When we think of the word "subway" now, it probably conjures up images of trains speeding through tunnels. But in 1929, citu officials used it to describe what we'd probably call an underpass today. The 97th Street Subway dipped underneath the railroad tracks before popping back up just north of downtown. At the time, the street was one of the main routes for the city's streetcar system and a busy roadway. When the subway was finished, it provided a safe route for the vehicles and pedestrians crossing the tracks in and out of downtown.

While the the tracks are no longer in use, the 97th Street Subway and its bridge are still an Edmonton landmark. It serves as a threshold between downtown and the northern section of Chinatown. In 2016, the unused bridge over the subway was turned into LIVINGbridge, an urban garden and gathering place, before being dismantled two-and-a-half years later.

The 97th Street Subway serves as a reminder of the challenges faced by many western Canadian cities built around the railroad. While serving as a vital link for trade, tourism and industry, they can also be a hurdle when it comes to traffic and pedestrians. It's still an issue in 2021; just last week, the City of Edmonton unveiled the design for a new overpass to cross the railroad tracks on 50th Street. The project is expected to begin next year.

This is based on a clipping found on Vintage Edmonton, a daily look at Edmonton's history from armchair archivist @revRecluse — follow @VintageEdmonton for daily ephemera via Twitter.

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Weekend agenda

By Emily Rendell-Watson and Fawnda Mithrush

  • Mitchell Art Gallery (MAG) is displaying the 2021 Fine Art Grad Show from April 16-May 15. The exhibit can be viewed online or drop by outside to watch video art projected onto the east windows of Allard Hall.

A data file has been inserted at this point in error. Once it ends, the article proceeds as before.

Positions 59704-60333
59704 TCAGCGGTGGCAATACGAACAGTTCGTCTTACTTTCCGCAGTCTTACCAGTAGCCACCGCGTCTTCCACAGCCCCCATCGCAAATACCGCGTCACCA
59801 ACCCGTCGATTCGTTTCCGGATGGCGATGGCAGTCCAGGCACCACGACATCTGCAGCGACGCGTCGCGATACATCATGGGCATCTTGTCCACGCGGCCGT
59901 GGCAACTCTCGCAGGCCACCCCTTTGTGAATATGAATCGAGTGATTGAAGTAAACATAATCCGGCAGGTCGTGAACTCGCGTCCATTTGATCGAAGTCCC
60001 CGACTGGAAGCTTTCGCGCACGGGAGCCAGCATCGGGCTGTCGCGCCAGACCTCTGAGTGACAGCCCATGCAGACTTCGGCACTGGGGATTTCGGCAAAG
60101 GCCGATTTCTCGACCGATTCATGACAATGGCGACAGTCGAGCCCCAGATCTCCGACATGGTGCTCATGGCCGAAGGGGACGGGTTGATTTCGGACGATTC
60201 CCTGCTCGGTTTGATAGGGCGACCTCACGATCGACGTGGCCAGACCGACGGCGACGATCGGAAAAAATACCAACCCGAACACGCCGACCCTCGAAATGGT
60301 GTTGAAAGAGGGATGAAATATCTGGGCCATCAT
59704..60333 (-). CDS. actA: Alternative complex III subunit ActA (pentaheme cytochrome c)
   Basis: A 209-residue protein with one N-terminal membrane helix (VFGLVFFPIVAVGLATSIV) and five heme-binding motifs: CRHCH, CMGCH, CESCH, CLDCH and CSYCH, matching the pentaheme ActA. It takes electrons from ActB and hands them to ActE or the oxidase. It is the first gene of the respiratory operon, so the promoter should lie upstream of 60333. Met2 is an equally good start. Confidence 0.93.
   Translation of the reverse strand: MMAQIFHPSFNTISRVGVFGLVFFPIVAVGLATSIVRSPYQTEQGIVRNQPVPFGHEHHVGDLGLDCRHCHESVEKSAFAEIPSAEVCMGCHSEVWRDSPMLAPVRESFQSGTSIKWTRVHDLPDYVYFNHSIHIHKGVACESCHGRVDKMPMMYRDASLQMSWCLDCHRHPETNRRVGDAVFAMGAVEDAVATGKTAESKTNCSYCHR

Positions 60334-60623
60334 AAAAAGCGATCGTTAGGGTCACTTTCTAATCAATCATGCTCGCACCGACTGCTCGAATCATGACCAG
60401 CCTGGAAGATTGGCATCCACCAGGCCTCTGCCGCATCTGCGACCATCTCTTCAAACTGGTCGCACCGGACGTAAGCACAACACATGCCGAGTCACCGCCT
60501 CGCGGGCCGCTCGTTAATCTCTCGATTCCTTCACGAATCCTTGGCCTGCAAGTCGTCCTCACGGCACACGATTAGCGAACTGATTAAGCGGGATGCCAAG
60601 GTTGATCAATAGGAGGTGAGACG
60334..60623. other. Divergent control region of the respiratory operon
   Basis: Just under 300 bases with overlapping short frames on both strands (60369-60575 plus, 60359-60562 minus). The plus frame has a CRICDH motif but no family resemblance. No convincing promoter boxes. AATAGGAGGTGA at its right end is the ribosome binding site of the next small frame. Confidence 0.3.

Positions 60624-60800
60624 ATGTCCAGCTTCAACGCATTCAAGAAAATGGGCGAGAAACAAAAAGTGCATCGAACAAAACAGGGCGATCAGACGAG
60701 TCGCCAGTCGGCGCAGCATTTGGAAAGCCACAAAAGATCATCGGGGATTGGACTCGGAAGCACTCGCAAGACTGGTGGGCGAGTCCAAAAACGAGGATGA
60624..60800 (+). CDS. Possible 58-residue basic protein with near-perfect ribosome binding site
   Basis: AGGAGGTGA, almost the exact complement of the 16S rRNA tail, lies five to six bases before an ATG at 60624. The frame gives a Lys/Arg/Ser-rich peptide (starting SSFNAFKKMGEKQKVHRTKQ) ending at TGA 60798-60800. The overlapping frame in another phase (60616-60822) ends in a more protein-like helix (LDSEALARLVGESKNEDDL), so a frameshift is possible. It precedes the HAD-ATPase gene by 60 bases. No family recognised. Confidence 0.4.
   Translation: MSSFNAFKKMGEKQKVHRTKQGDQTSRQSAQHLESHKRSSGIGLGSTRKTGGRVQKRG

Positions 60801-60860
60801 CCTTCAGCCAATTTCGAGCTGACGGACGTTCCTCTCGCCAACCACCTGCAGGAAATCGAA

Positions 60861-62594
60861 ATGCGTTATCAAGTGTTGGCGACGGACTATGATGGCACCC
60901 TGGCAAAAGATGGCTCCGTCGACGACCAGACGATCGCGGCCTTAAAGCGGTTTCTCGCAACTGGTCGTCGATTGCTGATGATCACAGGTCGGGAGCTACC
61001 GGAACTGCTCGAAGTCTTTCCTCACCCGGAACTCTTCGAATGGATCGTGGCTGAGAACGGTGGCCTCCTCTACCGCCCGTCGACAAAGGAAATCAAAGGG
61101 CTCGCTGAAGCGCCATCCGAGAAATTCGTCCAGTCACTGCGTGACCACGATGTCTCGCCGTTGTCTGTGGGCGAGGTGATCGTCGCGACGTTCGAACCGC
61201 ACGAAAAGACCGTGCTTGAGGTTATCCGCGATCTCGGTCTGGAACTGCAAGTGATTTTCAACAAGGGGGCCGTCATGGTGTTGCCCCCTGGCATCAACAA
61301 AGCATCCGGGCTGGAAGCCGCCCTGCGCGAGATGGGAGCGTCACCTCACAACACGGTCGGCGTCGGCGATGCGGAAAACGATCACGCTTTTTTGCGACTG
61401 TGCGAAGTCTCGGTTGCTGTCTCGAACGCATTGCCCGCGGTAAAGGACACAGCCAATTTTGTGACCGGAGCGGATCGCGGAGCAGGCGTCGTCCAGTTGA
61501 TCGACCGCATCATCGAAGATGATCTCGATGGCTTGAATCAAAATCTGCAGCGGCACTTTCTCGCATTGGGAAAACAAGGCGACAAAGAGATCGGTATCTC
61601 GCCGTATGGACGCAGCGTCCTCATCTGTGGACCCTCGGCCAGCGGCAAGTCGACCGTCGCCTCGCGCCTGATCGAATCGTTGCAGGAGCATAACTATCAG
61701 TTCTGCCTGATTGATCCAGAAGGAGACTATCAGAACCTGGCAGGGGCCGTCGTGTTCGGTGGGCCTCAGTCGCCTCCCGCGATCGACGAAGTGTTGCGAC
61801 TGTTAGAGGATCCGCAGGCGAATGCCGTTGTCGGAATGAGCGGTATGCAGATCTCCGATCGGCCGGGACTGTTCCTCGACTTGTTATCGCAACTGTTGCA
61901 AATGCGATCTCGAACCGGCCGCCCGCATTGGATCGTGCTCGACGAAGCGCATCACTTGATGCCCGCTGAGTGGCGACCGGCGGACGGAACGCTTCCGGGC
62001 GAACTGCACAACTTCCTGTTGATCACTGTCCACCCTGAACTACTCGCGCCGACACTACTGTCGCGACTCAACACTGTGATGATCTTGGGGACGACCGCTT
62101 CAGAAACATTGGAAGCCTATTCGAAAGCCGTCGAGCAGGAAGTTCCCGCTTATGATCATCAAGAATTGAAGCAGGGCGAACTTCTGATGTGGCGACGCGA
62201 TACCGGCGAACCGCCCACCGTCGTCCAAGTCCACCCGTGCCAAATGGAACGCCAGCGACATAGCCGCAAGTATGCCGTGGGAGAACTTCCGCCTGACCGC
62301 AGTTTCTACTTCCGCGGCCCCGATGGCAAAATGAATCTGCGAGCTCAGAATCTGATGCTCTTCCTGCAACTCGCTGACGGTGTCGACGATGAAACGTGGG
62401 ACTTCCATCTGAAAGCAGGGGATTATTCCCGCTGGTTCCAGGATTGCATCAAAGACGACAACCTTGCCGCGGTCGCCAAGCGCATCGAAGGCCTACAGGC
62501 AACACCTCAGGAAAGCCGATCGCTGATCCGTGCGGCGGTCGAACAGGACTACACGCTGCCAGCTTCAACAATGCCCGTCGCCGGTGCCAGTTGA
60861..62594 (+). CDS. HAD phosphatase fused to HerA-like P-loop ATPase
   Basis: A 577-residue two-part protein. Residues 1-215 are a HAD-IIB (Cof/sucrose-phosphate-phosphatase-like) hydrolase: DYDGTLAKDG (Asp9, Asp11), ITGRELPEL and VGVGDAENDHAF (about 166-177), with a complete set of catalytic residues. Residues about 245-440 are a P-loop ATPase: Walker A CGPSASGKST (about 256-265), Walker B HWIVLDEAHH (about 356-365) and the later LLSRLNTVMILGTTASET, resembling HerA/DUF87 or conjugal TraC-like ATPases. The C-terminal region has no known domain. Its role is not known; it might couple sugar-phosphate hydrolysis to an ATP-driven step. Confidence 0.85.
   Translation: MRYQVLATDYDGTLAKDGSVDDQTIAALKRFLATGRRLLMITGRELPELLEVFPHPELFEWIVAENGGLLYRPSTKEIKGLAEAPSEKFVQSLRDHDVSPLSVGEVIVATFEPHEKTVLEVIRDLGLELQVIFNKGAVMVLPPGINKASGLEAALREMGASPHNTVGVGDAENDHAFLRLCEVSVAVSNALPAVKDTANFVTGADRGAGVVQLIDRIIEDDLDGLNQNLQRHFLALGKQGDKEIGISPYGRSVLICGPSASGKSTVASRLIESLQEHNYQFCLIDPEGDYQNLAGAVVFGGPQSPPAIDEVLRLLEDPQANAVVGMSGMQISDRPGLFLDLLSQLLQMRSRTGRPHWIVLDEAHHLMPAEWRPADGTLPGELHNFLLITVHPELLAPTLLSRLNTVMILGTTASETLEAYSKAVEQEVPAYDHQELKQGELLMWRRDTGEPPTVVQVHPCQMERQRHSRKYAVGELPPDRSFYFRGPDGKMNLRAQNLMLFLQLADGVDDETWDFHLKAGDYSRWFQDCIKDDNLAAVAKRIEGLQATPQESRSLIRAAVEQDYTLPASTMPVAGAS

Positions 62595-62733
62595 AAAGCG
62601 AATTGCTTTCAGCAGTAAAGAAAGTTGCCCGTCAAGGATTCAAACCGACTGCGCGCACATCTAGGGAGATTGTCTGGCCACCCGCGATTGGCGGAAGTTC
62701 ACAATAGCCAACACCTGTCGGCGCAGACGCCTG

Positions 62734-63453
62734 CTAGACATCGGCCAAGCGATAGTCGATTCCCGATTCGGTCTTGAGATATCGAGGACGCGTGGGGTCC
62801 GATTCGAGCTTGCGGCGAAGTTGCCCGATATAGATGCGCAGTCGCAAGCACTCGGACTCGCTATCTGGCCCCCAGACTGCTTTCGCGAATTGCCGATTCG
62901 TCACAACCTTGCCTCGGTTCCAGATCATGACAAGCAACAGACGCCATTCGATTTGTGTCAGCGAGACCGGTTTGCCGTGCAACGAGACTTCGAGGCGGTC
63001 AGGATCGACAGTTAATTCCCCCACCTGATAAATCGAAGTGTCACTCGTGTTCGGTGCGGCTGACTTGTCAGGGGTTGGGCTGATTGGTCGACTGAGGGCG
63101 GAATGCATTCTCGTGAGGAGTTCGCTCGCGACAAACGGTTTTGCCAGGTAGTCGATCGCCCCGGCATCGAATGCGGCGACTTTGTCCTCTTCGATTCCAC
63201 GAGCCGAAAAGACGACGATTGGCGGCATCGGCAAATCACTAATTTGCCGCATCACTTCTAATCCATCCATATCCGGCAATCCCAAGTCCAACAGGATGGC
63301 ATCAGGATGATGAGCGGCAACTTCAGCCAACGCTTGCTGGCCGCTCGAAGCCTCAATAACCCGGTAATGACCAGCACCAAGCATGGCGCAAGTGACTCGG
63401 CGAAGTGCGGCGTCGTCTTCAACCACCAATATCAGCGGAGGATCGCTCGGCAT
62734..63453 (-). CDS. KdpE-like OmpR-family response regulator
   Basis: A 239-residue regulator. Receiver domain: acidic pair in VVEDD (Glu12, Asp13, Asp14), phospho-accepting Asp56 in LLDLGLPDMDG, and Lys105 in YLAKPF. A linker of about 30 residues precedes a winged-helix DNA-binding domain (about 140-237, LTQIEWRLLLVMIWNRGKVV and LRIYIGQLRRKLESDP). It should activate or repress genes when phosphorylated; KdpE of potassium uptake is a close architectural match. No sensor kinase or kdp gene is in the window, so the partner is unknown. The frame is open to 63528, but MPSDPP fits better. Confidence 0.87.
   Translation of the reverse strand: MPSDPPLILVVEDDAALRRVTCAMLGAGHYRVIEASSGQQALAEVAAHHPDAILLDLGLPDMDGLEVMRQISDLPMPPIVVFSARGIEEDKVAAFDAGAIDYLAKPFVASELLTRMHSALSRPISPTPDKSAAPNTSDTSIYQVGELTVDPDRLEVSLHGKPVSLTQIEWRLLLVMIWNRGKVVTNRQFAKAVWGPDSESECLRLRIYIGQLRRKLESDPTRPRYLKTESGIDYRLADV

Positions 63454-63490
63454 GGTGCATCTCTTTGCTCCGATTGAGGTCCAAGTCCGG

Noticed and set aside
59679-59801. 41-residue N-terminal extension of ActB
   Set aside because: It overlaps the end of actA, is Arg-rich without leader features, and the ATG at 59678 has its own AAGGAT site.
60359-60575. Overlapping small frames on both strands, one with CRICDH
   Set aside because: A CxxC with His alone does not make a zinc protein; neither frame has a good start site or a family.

• Gallery@501 presents Walking Gently: Spirit Stories and the 13 Moons by Métis artists Leah Dorion and Gary Sutton, showing online until April 24.
  • Brian Webb Dance Company is running its 41st annual art auction, viewable online until April 25.
  • Theatre Network is running an online monthly book club (for plays!), where audiences can discuss Canadian plays with Edmonton playwrights. The company is also showing works-in-progress with playwrights in live-streamed development sessions of works slated for future premieres at the new Roxy Theatre. This month's session on April 25 will discuss câpân by Jacquelyn and Hunter Cardinal.
Edmonton's skyline under a rainbow

Quiz time: Industry


Test your knowledge with this daily quiz, brought to you by the People's Agenda project:

Which Edmonton-based company announced a goal in February to be carbon neutral by 2022 and net zero by 2030?

  1. ATB Financial
  2. EPCOR
  3. Katz Group
  4. PCL
  5. Stantec

See Friday's issue of The Pulse for the answer.

The answer to the April 21 quiz was c — on April 12, city council's executive committee endorsed investing $100 million annually in the revised climate plan to reach Edmonton's emissions targets.

The next People's Agenda listening session will be on the topic of climate change. Join us online at noon on April 22.

Photo by Mack Male